In general, the feeding regimen’s nutrient additives should be considered icing on the cake. Although nutrient additives can make a big difference in the performance of a garden, they are not as important as establishing a good base fertilizer. It is only after a solid base fertilizer is established that a grower can truly reap the rewards of nutrient additives.
Additives are designed for more specific functions. For example, during the vegetative stage, many hydroponic gardeners like to supplement root enhancers. These root enhancers will not only increase the structural integrity of the plant (which better prepares it for large fruits or flowers), but will also aid in keeping the roots healthy in the hydroponic system. Most root enhancers are enzyme formulas or microorganism-based supplements designed for use in the vegetative and early flowering stage. Some, however, some can be used throughout the entire life cycle of the plant. Additives that contain natural growth hormones, such as kelp, are another popular choice for the vegetative stage of growth.
A hydroponic gardener can’t walk into a hydroponic retail shop without seeing a few different flowering or blooming nutrient additives. In fact, there are so many specific additives for the fruiting/flowering stage that they can be categorized into three groups: flower initiators, mid-flowering additives, and ripening additives. Many hydroponic growers will use a combination of blooming additives as the fruiting/flowering stage progresses. Flower initiator additives help the plants quickly transition from vegetative to flowering growth. Mid-flowering additives are designed to be used during the mid-stages of flowering. Finally, ripening additives are designed for use in the later stages of flowering to, as the name suggests, help accelerate the ripening process and boost yields.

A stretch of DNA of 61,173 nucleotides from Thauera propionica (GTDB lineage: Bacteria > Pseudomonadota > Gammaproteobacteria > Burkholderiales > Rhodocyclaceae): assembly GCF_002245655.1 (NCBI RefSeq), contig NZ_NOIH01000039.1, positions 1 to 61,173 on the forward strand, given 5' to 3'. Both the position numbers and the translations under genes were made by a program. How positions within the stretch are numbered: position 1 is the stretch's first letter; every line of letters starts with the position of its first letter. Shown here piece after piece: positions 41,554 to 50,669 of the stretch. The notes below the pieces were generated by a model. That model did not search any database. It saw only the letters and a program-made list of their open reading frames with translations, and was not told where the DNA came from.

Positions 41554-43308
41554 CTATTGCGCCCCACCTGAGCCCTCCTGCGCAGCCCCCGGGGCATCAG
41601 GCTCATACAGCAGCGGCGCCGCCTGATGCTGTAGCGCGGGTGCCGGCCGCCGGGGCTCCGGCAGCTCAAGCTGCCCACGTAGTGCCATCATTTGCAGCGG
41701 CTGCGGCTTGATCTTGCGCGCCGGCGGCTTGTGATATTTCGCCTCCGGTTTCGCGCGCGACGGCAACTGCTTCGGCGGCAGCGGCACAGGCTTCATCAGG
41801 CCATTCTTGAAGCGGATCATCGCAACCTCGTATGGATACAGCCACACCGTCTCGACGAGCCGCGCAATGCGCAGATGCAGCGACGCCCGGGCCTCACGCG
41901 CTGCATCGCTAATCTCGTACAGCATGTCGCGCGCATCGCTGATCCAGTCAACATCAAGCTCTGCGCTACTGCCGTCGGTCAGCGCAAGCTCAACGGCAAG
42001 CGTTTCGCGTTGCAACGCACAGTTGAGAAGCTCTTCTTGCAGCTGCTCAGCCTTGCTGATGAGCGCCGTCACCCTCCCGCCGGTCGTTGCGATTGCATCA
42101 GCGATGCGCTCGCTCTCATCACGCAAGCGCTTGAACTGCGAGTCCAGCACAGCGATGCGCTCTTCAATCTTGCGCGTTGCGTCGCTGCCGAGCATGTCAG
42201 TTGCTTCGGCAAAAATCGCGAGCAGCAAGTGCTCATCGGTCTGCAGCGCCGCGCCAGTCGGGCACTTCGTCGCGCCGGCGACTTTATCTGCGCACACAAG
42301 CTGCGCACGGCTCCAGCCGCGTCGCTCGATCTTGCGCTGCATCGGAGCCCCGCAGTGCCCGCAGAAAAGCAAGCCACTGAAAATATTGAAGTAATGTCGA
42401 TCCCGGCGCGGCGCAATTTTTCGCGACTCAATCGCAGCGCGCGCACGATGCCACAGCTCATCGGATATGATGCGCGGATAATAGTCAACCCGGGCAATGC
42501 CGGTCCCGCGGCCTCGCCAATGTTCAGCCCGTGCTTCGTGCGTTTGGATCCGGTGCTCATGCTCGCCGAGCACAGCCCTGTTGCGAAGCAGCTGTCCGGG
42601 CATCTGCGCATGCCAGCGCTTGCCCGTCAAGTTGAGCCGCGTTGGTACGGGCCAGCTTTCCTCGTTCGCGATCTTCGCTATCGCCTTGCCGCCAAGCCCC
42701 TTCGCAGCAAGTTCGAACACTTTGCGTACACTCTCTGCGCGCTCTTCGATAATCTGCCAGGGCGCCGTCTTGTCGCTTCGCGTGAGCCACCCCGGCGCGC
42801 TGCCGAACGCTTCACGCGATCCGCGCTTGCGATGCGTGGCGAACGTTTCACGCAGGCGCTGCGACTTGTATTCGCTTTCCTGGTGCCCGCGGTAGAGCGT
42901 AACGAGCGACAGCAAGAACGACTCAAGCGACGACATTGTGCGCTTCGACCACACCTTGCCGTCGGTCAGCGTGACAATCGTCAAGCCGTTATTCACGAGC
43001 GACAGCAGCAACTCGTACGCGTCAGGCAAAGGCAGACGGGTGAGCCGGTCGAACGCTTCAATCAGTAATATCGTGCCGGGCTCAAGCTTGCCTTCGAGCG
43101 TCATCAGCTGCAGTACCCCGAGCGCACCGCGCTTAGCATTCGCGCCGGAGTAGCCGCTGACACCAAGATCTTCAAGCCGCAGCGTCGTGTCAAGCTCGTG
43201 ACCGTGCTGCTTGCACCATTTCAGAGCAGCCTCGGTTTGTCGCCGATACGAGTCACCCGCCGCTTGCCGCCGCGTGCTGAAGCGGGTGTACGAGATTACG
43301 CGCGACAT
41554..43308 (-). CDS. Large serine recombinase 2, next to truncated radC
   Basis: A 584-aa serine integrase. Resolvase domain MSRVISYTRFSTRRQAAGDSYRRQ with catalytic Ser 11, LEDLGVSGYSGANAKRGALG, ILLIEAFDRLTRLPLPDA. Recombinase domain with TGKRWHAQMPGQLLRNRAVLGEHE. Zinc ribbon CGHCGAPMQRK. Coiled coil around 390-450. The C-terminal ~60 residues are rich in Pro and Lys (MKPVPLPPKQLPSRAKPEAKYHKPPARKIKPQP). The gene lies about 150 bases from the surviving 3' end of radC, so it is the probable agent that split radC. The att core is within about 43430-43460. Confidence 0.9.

Other additives that hydroponic growers commonly incorporate into their feeding regimens to help maximize performance include carbohydrates, enzyme formulas, amino acids, humic/fulvic acids, beneficial microbes, and vitamins.
The best way a grower can determine which additives to use along with his or her base fertilizer is through experimentation. This can be a time-consuming venture, but at the end of their grow cycles, horticulturists will be able to determine which additives helped them meet their goals and which did not. A good parts per million (ppm) or electrical conductivity (EC) meter are must-have tools for hydroponic gardeners experimenting with building a feeding regimen and can help the grower keep the nutrient solution within a desired range of nutrient concentration.